NotSoSage left a comment on my last post that really got me thinking:
I am constantly torn by my belief that "it takes a village" to raise a child and my feeling of (for lack of a better word) ownership over how she is raised. I might feel a lot less of the ownership if I felt that people in our families agreed with and respected the way we were raising her, but I digress... Parents really do fare better with help and having a break now and then, but it's hard to balance that with allowing people with such different beliefs and values to have a hand in your child's development.Are you reading my mind, NotSoSage? [note! I'm not reading NSS's mind, and whatever I write below is all about my neuroses and not a commentary on her commentary!] I've been formulating a post about this in my head for a while now, since Christmas, actually, because it was at Christmas time that our little universe of three was both penetrated by extended family on the homefront, and thrust into family on the road. Both cases made very clear to me the dilemma this comment expresses.
On the one hand, I'm very new to parenting. My baby is seven months old. Obviously, my own parents, Pynchon's parents, and pretty much everyone on earth has more experience with babies than we do. On the other hand, I am the world's foremost expert in Miss Baby. No one has spent more time with her than I have. No one is more attuned to her rhythms or her quirks.
The problem is that I need help from whoever is kind enough to offer it, but at the same time, I want to direct that help to do things my way, advice not always followed or even really respected. Ultimately, I think sometimes that's okay. But sometimes it's not.
Here are a couple of examples. As you know from my last post, Miss Baby is not a good car traveller. If you time it perfectly (ie, after 2-2.5 hours of wakefulness), she will nap for about 40 minutes in the car, without yelling too long before falling asleep. So that means we have to leave the house at a particular time, then leave our destination again within 2.5 hours of arriving. Otherwise, believe me, all hell broke loose. So I arranged a visit to my grandparents, with my parents who were already here visiting; Mom and Dad were on board with the schedule, and I clearly laid out for my parents that we would arrive for lunch, and then have to leave again within 2.5 hours. I tried to make it as convenient as possible for everyone, because I know it's a pain to be hostage to a baby like this. Still, after our 2.5 hours were up, and Miss Baby was squirmy and angry and yawning and whining and rubbing her eyes, Grandma tells me I'm spoiling her and she doesn't need a nap, and there's no need for us to leave. She pours more tea. I insist we really must be going. She tells me she doesn't mind a little crying. Mom and Dad look uncomfortable as I still politely insist that, as per the plan, we need to go home, because the baby is clearly exhausted and melting down. We leave about 30 minutes too late, and Miss Baby lets loose a major fit in the car in the driveway because Grandma will still not let us get away. She ultimately screams her head off for about 20 minutes, before having a 20 minute nap.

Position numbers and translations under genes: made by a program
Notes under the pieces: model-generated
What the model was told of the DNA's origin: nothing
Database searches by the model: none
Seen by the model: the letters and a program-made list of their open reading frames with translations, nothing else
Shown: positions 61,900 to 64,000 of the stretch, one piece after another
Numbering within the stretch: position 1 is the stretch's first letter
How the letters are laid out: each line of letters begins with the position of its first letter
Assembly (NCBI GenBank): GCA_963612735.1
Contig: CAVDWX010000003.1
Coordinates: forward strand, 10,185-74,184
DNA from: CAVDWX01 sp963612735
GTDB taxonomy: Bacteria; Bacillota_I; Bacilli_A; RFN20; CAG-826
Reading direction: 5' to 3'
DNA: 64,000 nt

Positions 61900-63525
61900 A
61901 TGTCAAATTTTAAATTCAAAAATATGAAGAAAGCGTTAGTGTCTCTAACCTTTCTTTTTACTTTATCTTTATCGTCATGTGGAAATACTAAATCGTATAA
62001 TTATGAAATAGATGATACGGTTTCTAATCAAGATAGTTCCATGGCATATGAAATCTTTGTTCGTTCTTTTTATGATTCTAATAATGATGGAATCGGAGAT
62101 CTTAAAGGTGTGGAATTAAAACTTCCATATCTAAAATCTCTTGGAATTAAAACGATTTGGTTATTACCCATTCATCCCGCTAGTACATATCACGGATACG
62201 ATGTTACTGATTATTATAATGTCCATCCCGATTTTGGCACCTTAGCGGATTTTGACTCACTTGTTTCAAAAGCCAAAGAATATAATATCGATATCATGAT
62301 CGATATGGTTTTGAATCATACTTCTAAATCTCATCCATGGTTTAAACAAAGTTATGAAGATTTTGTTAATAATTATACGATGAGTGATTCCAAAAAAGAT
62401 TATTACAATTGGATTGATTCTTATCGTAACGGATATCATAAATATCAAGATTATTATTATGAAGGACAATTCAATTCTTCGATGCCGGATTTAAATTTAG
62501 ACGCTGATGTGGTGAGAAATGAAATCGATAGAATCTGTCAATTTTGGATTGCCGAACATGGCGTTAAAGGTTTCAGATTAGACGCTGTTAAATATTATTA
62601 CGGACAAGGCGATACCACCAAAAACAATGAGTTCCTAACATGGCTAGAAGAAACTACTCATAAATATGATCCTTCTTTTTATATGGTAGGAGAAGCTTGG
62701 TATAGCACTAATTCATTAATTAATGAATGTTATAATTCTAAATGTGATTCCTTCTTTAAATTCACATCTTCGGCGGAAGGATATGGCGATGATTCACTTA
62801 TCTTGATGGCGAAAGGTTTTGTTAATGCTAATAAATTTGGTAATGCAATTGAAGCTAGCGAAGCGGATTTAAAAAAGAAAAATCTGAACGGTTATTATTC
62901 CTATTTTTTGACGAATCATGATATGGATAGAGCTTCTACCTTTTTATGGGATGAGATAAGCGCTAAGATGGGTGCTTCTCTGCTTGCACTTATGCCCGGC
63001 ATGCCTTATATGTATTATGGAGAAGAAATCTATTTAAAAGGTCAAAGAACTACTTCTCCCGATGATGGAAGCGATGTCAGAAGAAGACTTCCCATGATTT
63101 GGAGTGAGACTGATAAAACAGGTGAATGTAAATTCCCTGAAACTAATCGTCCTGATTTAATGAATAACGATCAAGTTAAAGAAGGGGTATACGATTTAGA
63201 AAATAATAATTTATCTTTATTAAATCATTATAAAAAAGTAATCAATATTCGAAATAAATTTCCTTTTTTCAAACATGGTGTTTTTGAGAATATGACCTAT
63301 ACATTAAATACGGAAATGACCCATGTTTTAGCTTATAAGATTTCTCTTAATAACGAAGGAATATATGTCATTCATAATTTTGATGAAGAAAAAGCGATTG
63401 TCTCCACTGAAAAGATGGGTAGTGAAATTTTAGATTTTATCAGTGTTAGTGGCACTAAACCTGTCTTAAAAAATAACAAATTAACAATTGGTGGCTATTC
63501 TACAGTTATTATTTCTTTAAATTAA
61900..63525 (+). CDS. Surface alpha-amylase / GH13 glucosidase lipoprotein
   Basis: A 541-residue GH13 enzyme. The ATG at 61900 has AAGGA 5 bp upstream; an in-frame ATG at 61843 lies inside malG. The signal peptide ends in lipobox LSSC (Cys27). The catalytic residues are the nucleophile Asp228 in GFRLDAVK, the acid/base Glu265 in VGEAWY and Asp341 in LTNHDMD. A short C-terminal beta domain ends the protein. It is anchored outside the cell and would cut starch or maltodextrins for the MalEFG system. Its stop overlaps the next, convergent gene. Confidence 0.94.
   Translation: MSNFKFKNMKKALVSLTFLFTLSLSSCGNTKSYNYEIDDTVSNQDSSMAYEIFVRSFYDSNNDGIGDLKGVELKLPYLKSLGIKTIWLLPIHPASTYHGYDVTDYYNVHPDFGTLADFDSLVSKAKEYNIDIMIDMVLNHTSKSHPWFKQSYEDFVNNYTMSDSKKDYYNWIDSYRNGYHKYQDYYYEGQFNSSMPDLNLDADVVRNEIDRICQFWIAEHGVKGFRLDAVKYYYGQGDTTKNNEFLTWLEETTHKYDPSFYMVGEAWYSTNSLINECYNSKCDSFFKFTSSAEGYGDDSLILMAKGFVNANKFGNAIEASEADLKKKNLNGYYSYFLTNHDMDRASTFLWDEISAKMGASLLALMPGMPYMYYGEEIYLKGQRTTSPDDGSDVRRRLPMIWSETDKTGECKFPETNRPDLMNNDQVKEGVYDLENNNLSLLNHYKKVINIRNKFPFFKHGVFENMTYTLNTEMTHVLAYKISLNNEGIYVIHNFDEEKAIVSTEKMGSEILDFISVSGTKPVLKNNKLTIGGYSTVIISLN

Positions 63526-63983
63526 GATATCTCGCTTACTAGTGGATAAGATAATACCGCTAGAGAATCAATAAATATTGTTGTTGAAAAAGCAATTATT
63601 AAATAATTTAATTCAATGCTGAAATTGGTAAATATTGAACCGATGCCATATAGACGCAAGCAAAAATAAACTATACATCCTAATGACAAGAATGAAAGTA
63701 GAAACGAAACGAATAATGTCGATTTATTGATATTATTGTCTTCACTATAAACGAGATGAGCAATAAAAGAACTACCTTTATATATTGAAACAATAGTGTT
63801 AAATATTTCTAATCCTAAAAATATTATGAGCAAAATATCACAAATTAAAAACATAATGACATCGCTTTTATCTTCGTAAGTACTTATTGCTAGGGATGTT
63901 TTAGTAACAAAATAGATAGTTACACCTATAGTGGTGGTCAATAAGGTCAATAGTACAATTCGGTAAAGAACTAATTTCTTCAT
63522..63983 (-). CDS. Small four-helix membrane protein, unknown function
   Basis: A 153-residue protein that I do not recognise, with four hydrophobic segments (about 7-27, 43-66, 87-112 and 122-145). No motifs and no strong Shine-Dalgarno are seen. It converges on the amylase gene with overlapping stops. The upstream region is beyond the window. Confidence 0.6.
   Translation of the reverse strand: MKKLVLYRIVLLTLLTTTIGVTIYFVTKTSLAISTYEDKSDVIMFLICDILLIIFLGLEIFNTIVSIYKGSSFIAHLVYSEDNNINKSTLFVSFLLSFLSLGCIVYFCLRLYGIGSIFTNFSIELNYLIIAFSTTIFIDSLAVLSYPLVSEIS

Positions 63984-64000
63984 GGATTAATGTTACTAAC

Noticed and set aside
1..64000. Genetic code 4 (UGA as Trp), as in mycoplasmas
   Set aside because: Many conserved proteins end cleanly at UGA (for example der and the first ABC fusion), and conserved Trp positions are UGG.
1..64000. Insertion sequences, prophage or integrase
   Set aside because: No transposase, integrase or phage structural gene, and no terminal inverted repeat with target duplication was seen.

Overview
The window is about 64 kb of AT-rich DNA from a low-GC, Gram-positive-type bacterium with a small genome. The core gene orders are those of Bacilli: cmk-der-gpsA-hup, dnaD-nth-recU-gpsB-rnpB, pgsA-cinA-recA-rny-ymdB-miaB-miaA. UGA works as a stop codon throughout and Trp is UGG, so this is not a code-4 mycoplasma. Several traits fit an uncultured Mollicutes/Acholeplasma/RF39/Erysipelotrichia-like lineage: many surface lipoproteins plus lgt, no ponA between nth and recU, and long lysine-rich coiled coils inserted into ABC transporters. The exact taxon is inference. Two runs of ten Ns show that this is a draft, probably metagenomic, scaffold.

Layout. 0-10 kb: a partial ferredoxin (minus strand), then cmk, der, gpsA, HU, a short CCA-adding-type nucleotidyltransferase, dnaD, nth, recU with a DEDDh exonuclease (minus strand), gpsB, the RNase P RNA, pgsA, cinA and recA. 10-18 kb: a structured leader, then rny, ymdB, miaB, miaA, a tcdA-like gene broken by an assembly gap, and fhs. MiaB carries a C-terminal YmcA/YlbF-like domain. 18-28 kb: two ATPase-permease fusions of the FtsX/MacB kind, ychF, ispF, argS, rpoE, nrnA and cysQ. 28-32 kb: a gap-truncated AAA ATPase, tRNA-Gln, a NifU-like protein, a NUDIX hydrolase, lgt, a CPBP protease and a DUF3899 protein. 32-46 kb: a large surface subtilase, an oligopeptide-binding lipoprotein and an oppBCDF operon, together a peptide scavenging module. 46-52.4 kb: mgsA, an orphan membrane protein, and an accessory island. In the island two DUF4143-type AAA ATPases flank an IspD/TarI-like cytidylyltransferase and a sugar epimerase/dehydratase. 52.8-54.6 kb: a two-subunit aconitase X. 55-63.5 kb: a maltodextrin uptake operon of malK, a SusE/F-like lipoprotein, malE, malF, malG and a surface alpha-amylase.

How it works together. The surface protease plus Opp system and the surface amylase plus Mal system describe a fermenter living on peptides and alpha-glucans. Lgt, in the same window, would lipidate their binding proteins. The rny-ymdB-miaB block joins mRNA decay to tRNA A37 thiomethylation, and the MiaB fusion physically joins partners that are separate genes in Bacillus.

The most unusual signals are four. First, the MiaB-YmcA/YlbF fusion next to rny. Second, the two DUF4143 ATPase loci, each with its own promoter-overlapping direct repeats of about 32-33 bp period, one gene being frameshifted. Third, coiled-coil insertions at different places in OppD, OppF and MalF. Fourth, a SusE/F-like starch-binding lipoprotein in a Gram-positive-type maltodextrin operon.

Here's Miss Baby after my sister free-styled naptime one afternoon when she came by to let Pynchon and I go to a movie: Miss Baby started off with her head to the left and feet to the right. She should be tightly swaddled, and, well, asleep. But my sister figured I was too precise and controlling in my instructions and winged it. No nap, but no real harm done here. Still, wouldn't it be easier if she had listened to me? I see that I'm sounding whiny and controlling, but there's lots I'm willing to let go: at our dinner party, that same sister was fingertip-feeding Miss Baby some berry pie filling, even though we really don't want to be introducing sugar and junk into Miss Baby's diet. But it's berry pie filling, and it's a dinner party. Beh. Let it go.
The good news is, that in a lot of ways, becoming a mother has really forced me to relax: relax my standards for myself, and consequently and empathetically, relax them for others as well. I am happy to get some sort of balance in my life, to go with the flow, to aim for 'good enough' rather than, as before, 'enviable.' Competimommy I am not. My baby is nearly eight months old and doesn't sit up by herself--I'm sure she'll get there eventually and in her own time. The sheets on the guest bed need washing--I'm sure it'll get done before the next set of guests arrive. In short, I am more flexible.
However, becoming the mother, as one does, of a newborn infant, I have also become more firm. No, you cannot hold the baby if you've been smoking. Yes, I must insist that we head home now because baby is tired. No, do not give her that soother. Yes, she is just fine on a breastmilk-only diet.
This is a strange co-incidence: a laissez-faire attitude toward much of what really only might bother me, and a strong enforcement of boundaries and rules with respect to what happens to or near Miss Baby. I'm still trying to balance my recognition of the wide variety of experiences that life--and her extended family--will spring on Miss Baby against my hard-won knowledge of what will make the screaming stop, what will put the baby to sleep, what I believe to be her needs. I'm trying, also, to balance my innate control-freak nature against the good will of people who do things differently from me. And again, my sense that how we care for our baby is consequential on a day to day basis with my recognition that she's preverbal and that these incidents are short and infrequent.
I just wanna be a good mommy without being a bitch about it.